To Invite Innovation, Make Friends With Risk and Change
The book was inspired by changes that we were seeing in our consulting business. When we were new entrepreneurs, you could fit the scope of technology into the same neat boxes that contained the hardware and software that made it run. We watched those containers explode as IT pulled everything from communications to continuing education into its orbit. Each electronic conversion was a burst of adrenalin that shocked systems into running smarter and faster.
The warp speed of business is forcing us all to visit new galaxies whether we want to experience alien culture or not. Kevin and I realized that we were at the center of an unprecedented moment in the association sector’s development. We wanted to understand how organizations, that are typically characterized as change and risk adverse, were managing the turmoil occurring around them.
Our interviews with executives at a cross-section of associations gave us plenty of answers. My recent post A Shared Path to Success, highlighted several stories we included in the book that were both instructional and inspiring. I plan to continue focusing the next few posts around lessons learned from contributors who are also some of the savviest leaders in our business. Many of the executives we interviewed are shadowboxing with disruption in preparation for the future or already navigating an industry upset. Their strategies for turning unexpected developments into success are a theme that runs through the book.
Leading in the Vortex of Change
Medicine is a complex environment where exponential advancements in research and technology are occurring simultaneously with a transformation in the way that physicians’ practice. Stephen J. Welch, as the former Executive Vice President and CEO at the American College of Chest Physicians (CHEST), relished his spot in the crosshairs of disruption. Welch advises, “A risk-taking culture is a must. The associations that are successful going forward must be committed to creating their own vision of the future. That means taking risks, taking control, and making decisions.”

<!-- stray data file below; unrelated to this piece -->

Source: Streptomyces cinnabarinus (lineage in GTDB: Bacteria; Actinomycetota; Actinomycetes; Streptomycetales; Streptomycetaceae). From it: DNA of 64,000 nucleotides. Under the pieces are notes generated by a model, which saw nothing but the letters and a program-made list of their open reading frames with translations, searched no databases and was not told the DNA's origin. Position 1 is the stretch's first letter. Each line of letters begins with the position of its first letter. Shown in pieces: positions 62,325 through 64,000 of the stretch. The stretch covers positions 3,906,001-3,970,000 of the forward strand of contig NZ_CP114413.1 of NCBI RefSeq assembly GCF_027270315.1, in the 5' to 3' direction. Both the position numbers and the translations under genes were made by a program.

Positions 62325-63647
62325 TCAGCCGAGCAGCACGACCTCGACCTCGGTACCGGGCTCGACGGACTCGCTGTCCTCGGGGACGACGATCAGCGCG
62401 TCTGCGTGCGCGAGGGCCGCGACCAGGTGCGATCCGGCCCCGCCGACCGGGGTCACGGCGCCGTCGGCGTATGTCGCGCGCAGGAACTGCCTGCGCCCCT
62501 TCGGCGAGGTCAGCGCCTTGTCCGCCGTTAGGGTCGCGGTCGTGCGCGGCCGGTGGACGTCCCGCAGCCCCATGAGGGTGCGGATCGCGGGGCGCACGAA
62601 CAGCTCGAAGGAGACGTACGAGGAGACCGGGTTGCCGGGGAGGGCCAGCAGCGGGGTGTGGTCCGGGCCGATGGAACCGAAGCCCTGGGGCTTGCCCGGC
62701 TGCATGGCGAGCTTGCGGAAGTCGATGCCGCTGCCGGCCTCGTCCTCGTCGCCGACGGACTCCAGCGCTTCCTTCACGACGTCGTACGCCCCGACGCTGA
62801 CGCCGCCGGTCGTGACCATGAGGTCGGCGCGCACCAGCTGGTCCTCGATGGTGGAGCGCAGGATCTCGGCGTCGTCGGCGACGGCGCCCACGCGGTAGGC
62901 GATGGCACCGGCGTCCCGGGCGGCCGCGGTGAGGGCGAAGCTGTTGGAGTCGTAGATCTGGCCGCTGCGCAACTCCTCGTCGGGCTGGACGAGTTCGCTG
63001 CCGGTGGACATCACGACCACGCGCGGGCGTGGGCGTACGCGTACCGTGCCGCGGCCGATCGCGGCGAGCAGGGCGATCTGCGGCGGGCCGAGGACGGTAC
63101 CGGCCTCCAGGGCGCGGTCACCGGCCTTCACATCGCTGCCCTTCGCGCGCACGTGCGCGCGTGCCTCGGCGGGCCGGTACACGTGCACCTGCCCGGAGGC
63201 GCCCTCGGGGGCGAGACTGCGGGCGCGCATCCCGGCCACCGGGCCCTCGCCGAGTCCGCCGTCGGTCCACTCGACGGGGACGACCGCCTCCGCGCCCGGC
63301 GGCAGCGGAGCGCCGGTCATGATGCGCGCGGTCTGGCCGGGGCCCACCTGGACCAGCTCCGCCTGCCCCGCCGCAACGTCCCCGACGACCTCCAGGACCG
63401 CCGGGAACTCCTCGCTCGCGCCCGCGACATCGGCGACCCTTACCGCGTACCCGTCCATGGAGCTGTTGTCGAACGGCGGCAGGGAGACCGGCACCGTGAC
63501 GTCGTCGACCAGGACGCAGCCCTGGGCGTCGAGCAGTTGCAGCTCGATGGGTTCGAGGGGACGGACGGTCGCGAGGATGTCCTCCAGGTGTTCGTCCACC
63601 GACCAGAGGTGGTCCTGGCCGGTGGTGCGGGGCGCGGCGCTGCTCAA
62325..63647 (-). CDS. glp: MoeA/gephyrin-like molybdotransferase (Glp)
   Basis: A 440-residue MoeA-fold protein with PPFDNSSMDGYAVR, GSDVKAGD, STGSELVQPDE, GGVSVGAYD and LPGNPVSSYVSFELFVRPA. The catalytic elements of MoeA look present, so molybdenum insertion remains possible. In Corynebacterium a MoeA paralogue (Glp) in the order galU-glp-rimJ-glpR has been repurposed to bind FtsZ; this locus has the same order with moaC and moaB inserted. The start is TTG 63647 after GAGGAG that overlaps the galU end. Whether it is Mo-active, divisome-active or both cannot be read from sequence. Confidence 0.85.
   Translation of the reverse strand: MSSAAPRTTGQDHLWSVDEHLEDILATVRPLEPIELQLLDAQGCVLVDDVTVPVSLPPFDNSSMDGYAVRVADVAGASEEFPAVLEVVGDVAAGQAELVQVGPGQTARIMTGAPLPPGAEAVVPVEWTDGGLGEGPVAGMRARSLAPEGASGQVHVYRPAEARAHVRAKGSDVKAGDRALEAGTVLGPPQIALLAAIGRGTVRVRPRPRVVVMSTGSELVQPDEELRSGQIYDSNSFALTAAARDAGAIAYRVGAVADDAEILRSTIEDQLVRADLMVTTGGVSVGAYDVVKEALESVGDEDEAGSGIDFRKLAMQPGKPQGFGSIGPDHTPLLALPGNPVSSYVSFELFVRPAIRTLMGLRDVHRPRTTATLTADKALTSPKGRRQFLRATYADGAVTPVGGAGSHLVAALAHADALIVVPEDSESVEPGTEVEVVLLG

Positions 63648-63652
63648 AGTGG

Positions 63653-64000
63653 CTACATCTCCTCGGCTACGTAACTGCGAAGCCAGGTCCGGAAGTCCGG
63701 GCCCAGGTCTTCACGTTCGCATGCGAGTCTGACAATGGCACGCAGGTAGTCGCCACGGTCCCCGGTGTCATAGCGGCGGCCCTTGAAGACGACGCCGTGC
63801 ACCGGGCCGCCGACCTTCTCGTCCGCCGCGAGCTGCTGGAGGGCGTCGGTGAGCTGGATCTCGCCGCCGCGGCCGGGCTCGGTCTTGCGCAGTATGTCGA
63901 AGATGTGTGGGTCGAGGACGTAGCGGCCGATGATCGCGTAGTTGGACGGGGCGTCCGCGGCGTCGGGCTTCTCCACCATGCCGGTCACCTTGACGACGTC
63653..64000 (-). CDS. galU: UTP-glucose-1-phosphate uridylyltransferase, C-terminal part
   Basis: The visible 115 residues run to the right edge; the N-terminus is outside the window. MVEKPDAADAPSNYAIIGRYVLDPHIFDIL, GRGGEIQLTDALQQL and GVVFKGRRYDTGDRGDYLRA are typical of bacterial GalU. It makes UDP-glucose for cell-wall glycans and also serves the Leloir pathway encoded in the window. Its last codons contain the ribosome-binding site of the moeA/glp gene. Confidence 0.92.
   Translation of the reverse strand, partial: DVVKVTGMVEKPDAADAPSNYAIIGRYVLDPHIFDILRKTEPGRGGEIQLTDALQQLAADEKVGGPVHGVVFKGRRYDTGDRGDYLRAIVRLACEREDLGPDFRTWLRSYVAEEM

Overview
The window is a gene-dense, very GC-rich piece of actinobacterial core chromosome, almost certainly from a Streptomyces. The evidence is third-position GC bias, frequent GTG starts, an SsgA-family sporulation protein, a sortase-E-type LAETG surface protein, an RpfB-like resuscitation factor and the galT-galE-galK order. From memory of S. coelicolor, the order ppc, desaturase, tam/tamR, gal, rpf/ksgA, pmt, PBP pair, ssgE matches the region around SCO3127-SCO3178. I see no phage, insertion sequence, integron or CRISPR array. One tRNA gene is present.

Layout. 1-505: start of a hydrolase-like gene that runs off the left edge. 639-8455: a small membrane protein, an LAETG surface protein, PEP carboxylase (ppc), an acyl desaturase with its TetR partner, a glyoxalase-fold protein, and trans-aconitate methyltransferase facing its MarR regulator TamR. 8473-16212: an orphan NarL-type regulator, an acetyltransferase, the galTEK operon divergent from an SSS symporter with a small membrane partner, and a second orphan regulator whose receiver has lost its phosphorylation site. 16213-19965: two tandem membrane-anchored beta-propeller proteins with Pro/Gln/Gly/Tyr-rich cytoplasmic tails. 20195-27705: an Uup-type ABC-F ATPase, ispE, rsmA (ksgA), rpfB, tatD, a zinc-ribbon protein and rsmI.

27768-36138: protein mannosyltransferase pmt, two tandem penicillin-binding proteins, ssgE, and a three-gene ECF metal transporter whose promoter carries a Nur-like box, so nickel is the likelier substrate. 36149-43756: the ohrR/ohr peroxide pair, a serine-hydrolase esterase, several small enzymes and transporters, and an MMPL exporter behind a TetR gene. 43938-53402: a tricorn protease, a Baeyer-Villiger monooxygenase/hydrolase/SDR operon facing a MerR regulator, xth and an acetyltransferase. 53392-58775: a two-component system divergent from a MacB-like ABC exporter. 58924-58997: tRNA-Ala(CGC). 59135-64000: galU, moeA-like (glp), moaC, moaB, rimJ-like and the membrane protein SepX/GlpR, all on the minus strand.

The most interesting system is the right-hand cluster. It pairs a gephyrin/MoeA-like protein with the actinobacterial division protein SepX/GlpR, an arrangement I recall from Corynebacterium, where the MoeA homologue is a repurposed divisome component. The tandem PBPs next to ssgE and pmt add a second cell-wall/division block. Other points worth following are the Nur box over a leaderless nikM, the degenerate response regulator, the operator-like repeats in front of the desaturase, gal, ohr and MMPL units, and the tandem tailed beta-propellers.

CHEST prides itself on an innovative approach that recognizes and responds rapidly to new demographics, evolving technology, and the shift from growing membership to growing engagement of the profession. Whether it’s understanding the impact of Millennials on the market, meeting the demand to go mobile with education and communications, or expanding its customer base beyond the membership—CHEST’s staff and volunteer leadership are creative problem-solvers who embrace growth and change.
In just four years, CHEST gave itself a complete make-over. The organization moved to a custom-built office in Glenview, Illinois. The expanded space provided the opportunity for additional educational offerings and customization of member services. Updated learning and content management systems were developed to deliver those products more efficiently, and a new AMS was launched. As if that wasn’t enough progress, CHEST also set out to globalize its content and clinical education. The accelerated timeline of these activities reflects the organization’s belief in the value of synchronizing technology and operations.